The President’s Immigration Accountability Executive Actions will help secure the border, hold nearly 5 million undocumented immigrants accountable, and ensure that everyone plays by the same rules. Acting within his legal authority, the President is taking an important step to fix our broken immigration system.
These executive actions crack down on illegal immigration at the border, prioritize deporting felons not families, and require certain undocumented immigrants to pass a criminal background check and pay their fair share of taxes as they register to temporarily stay in the U.S. without fear of deportation.
These are common sense steps, but only Congress can finish the job. As the President acts, he’ll continue to work with Congress on a comprehensive, bipartisan bill—like the one passed by the Senate more than a year ago—that can replace these actions and fix the whole system.
Three critical elements of the President’s executive actions are:
The President’s actions will also streamline legal immigration to boost our economy and will promote naturalization for those who qualify.
For more than a half century, every president—Democratic or Republican—has used his legal authority to act on immigration. President Obama is now taking another commonsense step. As the Administration implements these executive actions, Congress should finish the job by passing a bill like the bipartisan Senate bill that: continues to strengthen border security by adding 20,000 more Border Patrol agents; cracks down on companies who hire undocumented workers; creates an earned path to citizenship for undocumented immigrants who pay a fine and taxes, pass a background check, learn English and go to the back of the line; and boosts our economy and keeps families together by cutting red tape to simplify our
legal immigration process.
By CHRISTOPHER SHERMAN - Associated Press - 07/30/2014.
“McALLEN, Texas (AP) - A woman who says she was sexually assault by a Border Patrol agent guarding her at a South Texas hospital has filed a federal lawsuit against him, alleging he violated her constitutional rights.
The woman had crossed from Mexico into the U.S. without legal permission in April 2013 and was pulled from a bus at the Border Patrol checkpoint in Falfurrias, according to the lawsuit, filed Friday in Brownsville by attorney Javier Maldonado on her behalf. The Associated Press does not generally identify people who allege sexual assault.
While in custody at the Border Patrol station, the woman tripped on a blanket and injured her arm, according to the complaint. She underwent two surgeries at a Corpus Christi hospital and was guarded by Border Patrol agents.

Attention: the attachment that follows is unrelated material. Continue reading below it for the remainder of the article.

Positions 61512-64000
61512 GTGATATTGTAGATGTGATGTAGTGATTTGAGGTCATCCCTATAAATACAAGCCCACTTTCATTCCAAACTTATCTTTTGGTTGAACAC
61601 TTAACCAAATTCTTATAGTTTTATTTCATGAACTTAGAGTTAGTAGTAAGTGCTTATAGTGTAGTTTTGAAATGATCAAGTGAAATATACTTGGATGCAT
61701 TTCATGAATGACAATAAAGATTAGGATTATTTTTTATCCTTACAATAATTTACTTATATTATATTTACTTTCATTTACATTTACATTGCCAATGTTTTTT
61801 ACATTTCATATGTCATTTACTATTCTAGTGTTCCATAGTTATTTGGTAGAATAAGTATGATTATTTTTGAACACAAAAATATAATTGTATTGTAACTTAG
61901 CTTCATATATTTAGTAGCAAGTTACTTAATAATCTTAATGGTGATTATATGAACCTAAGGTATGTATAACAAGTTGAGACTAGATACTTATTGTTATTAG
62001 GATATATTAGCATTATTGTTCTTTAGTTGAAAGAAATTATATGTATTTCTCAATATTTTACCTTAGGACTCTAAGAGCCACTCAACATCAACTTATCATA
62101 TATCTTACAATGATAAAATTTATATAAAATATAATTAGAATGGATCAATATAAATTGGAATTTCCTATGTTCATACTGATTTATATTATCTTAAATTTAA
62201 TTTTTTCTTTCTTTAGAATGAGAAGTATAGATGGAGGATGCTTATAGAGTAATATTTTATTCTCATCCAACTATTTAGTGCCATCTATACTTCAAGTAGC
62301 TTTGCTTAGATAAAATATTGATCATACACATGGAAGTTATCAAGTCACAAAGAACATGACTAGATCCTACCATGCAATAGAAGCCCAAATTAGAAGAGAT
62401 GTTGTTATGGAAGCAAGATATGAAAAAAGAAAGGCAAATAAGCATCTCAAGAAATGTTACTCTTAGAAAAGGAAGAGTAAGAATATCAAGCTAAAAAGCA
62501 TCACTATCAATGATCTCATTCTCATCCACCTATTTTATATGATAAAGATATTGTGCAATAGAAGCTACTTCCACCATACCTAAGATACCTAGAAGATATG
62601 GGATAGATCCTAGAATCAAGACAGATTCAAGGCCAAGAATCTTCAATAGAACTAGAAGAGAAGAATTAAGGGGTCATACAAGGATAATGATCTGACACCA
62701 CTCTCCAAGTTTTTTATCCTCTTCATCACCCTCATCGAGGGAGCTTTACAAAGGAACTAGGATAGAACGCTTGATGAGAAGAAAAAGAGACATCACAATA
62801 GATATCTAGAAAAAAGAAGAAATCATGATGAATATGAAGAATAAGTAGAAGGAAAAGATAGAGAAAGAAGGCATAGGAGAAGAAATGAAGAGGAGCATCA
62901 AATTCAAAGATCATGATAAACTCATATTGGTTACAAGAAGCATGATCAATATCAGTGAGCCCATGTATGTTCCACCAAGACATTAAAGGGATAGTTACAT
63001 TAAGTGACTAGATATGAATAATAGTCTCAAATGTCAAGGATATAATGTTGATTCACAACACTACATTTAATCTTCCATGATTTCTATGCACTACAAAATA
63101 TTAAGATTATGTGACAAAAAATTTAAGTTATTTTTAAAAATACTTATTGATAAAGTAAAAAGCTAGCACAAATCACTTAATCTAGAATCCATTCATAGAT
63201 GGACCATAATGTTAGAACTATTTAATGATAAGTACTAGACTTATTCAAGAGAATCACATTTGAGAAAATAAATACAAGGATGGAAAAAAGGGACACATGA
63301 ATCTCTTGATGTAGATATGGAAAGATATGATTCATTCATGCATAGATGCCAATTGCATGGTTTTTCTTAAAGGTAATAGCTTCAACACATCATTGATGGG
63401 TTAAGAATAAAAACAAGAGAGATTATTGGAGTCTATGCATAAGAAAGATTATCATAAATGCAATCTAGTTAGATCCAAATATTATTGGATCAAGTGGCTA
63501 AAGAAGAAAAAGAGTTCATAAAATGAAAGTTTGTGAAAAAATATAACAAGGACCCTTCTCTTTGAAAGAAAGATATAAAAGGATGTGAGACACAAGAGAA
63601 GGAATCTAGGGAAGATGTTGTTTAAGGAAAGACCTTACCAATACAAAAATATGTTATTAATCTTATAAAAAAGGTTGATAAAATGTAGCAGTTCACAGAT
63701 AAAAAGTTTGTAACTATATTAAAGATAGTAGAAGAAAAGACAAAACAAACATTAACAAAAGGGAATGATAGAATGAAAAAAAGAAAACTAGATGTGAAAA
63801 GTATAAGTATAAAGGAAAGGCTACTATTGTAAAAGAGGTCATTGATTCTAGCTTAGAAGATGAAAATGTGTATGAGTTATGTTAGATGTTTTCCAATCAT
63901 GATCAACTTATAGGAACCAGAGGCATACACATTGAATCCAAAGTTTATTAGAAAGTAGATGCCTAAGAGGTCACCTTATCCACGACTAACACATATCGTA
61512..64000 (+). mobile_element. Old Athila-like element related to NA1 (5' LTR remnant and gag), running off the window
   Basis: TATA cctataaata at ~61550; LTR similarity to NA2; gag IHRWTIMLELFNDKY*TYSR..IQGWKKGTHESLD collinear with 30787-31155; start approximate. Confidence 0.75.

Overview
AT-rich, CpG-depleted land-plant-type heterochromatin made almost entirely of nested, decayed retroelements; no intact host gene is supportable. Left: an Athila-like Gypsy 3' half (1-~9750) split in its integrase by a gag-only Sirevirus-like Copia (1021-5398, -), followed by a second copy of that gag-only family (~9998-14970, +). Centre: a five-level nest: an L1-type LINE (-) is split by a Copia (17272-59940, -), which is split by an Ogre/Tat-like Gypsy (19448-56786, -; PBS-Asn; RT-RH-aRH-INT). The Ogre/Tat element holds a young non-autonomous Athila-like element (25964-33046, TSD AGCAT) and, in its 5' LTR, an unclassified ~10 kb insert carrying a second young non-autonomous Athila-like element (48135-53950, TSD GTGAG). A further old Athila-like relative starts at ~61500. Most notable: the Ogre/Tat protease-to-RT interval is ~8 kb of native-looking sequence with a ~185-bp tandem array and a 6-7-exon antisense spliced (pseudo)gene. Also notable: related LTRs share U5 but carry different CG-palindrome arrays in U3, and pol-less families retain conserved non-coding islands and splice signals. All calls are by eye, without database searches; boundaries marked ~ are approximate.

The woman says in the complaint that she woke up on April 28, 2013, to find agent Philip Westerman sexually assaulting her while legs were in restraints on the hospital bed. Another attempted assaulted later in the day was interrupted when another agent entered the room, the lawsuit says.
The woman later told a nurse that she had been assaulted. Police responded and a detective took a towel the woman had saved.
According to a Corpus Christi police affidavit, Westerman told investigators he had no sexual contact with the woman, but that he had masturbated in her bathroom after she aroused him. He repeated that denial Wednesday through an attorney.
Westerman was arrested in May 2013 on a sexual assault charge, but nearly a year later a Nueces County grand jury declined to indict him and the case was closed. Prosecutor Lorena Whitney said several weeks later that the grand jury proceedings were confidential and she did not know the reasoning behind the decision to not issue an indictment.
Border Patrol spokesman Omar Zamora said Wednesday that Westerman remained on unpaid indefinite suspension pending an administrative investigation into the woman’s allegations.
Rey Merino, the lawyer who represented Westerman during the criminal investigation, said Wednesday after speaking with him that Westerman was disappointed the case had resurfaced. Merino said he was not representing Westerman in the civil lawsuit but had received permission to comment on his behalf.
“Obviously he denies any sexual assault of this lady,” Merino said. “This is embarrassing to him and his family.”
The lawsuit says the woman was deported to Mexico before the investigation was completed.
Merino relayed that Westerman said Wednesday that the Nueces County district attorney had the case for nearly a year and ultimately the grand jury decided not to indict.
Read more: www.washingtontimes.com